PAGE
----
Socialist Elmer Benson Dies at 89 : Radical Played a Prominent Role in Minnesota Politics
Elmer A. Benson, an unreconstructed leftist radical who served one stormy term as governor of Minnesota and helped create the Democratic-Farmer-Labor coalition that continues to dominate Minnesota politics, died Wednesday night. He was 89.
Benson, who had been in ill health in recent years, died at Mount Sinai Hospital.
Benson had been state banking commissioner under Gov. Floyd B. Olson, who appointed him in 1935 to serve the 1 1/2 years remaining in the U.S. Senate term of Thomas D. Schall, who died in a car accident.
Then Benson came home to run for governor and won a landslide victory in 1936, only to be turned out by Republican Harold Stassen in 1938.
Although the 1937 Legislature had given Benson--an early Socialist sympathizer--little of what he sought, many of his proposals became law during the 40 years that followed--property tax relief for homesteads; higher income tax rates for high-income individuals and corporations; mandatory workers’ compensation coverage for employees; a state Civil Service system; expanded state aid for schools, financed by income taxes; party designation for legislators.
In an interview two years ago, Benson remained an ardent foe of capitalism and called Hubert H. Humphrey “a war criminal.” He even had a good word for Josef Stalin.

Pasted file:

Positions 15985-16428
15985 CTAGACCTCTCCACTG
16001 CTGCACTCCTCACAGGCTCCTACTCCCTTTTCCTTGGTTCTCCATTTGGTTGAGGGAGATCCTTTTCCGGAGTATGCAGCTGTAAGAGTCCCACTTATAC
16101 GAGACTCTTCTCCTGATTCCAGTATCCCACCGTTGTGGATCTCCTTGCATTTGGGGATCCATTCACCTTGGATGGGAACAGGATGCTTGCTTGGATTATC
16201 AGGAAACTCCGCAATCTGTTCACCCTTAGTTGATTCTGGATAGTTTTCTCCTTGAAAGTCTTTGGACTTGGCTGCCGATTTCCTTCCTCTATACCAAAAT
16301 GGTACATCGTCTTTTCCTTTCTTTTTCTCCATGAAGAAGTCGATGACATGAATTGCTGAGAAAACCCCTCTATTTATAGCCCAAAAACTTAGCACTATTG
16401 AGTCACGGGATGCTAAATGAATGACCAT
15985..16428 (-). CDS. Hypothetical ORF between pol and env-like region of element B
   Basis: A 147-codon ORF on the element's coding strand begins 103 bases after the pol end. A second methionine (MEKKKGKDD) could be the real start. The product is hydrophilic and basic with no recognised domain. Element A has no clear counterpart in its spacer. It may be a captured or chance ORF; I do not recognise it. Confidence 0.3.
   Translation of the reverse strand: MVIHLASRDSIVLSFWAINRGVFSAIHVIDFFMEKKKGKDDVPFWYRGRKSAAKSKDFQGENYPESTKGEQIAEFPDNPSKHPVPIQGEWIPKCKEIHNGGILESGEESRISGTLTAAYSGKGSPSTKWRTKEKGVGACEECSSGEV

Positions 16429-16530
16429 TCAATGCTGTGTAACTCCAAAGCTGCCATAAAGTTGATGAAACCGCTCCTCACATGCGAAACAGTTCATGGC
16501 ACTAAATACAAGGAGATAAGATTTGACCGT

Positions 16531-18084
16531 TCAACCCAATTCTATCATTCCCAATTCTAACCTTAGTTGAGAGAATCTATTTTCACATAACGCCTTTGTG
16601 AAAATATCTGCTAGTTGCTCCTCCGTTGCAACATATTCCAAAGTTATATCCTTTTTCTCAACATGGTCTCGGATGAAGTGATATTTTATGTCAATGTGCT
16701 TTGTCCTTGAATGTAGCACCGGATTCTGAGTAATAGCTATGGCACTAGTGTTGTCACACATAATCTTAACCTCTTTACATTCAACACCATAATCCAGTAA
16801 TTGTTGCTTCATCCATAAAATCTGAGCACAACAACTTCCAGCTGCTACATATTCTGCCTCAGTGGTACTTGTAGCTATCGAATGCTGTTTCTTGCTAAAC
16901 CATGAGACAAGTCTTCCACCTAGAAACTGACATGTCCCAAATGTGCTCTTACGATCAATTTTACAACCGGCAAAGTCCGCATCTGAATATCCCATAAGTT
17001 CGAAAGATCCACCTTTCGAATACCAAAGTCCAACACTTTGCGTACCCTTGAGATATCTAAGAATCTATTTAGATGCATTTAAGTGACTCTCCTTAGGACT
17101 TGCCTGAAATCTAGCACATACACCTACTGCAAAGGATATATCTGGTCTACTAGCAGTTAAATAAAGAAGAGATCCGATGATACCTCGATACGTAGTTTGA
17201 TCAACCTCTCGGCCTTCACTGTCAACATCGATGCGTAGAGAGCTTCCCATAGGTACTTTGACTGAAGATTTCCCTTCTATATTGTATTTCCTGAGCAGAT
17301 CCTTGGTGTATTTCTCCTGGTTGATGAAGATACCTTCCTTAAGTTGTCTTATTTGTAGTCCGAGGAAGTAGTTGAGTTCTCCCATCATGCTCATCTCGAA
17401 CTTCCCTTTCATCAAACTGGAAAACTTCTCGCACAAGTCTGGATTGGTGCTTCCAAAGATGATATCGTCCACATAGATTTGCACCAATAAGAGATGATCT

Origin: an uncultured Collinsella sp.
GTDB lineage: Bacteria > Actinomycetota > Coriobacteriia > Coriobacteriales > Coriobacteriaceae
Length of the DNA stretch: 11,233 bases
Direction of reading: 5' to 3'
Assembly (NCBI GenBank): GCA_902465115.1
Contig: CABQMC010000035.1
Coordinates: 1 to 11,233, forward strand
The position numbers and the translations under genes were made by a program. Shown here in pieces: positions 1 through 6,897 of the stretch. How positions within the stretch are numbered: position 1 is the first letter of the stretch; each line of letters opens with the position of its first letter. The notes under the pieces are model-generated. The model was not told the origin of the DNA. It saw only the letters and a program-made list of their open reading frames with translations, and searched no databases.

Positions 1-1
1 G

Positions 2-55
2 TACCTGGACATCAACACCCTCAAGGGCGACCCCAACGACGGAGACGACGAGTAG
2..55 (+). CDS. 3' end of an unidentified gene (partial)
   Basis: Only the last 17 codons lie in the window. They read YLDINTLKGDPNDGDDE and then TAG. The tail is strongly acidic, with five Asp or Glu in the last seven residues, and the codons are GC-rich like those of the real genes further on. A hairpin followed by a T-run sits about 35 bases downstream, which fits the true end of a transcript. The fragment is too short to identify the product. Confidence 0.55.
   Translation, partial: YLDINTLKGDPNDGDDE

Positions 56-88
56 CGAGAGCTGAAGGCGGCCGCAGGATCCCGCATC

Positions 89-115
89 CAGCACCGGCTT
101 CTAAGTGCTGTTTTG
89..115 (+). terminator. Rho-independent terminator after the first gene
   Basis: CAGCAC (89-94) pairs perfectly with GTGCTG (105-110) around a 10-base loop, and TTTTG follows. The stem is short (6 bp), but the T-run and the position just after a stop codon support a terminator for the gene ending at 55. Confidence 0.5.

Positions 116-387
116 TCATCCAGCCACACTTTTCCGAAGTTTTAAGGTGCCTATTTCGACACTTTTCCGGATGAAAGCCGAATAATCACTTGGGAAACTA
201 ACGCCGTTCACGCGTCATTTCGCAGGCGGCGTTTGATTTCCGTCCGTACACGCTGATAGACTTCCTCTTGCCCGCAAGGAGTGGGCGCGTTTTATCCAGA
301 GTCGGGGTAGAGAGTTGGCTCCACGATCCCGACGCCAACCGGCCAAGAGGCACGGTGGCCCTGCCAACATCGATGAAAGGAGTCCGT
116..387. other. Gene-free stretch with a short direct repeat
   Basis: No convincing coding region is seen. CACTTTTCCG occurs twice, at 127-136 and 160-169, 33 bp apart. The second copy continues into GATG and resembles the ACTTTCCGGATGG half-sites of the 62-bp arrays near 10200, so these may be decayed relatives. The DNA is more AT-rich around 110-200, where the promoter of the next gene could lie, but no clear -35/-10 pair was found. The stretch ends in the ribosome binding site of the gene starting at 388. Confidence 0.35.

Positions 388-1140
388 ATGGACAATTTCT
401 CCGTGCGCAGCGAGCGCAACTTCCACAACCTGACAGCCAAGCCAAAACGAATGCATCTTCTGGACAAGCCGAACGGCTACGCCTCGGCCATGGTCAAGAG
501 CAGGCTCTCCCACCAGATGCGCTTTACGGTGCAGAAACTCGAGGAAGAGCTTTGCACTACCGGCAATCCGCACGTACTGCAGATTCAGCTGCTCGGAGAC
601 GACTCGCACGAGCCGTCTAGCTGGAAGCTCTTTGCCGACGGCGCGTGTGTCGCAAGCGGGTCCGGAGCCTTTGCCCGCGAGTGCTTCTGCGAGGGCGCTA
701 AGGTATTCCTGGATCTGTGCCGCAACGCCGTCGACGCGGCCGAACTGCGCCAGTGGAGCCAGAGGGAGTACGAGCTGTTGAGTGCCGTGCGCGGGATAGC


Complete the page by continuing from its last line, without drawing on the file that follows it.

“Communists are decent people, too. We don’t have a monopoly on decency,” he said. “Stalin did some things that were pretty rough. But maybe, just maybe, if he hadn’t done it, maybe the nation would have been taken over by the worst enemies of mankind--the Nazis.”
The policies of President Reagan also brought a feisty response.
“The tax program the federal government passed last year?” he said then. “Why, it’s exactly what they said it was--taking from the poor and giving to the rich.”
Benson also said he never forgave himself for agreeing to the 1944 merger of the Farmer-Labor and Democratic parties into the Democratic-Farmer-Labor Party, the dominant force in Minnesota politics since then.
President Franklin D. Roosevelt asked for the merger and Humphrey helped bring it about.
“I think it was a mistake because the party became part of a larger party that’s been taken over by political hacks,” Benson said.
Benson split with Humphrey by backing Henry A. Wallace as the Progressive candidate for President in 1948. However, it was Humphrey’s support of the Vietnam War that most upset Benson.
“Humphrey was a war criminal,” he said. “He was the chief ballyhoo artist for the war. I remember him saying, ‘This is America’s greatest moment and I’m sure glad to be part of it.’ ”
After leaving politics, Benson grew wealthy in banking. A television reporter once asked him how his wealth squared with his critical views of capitalism.
“It worked for me,” he shot back. “But look at all the thousands of people it hasn’t worked for.”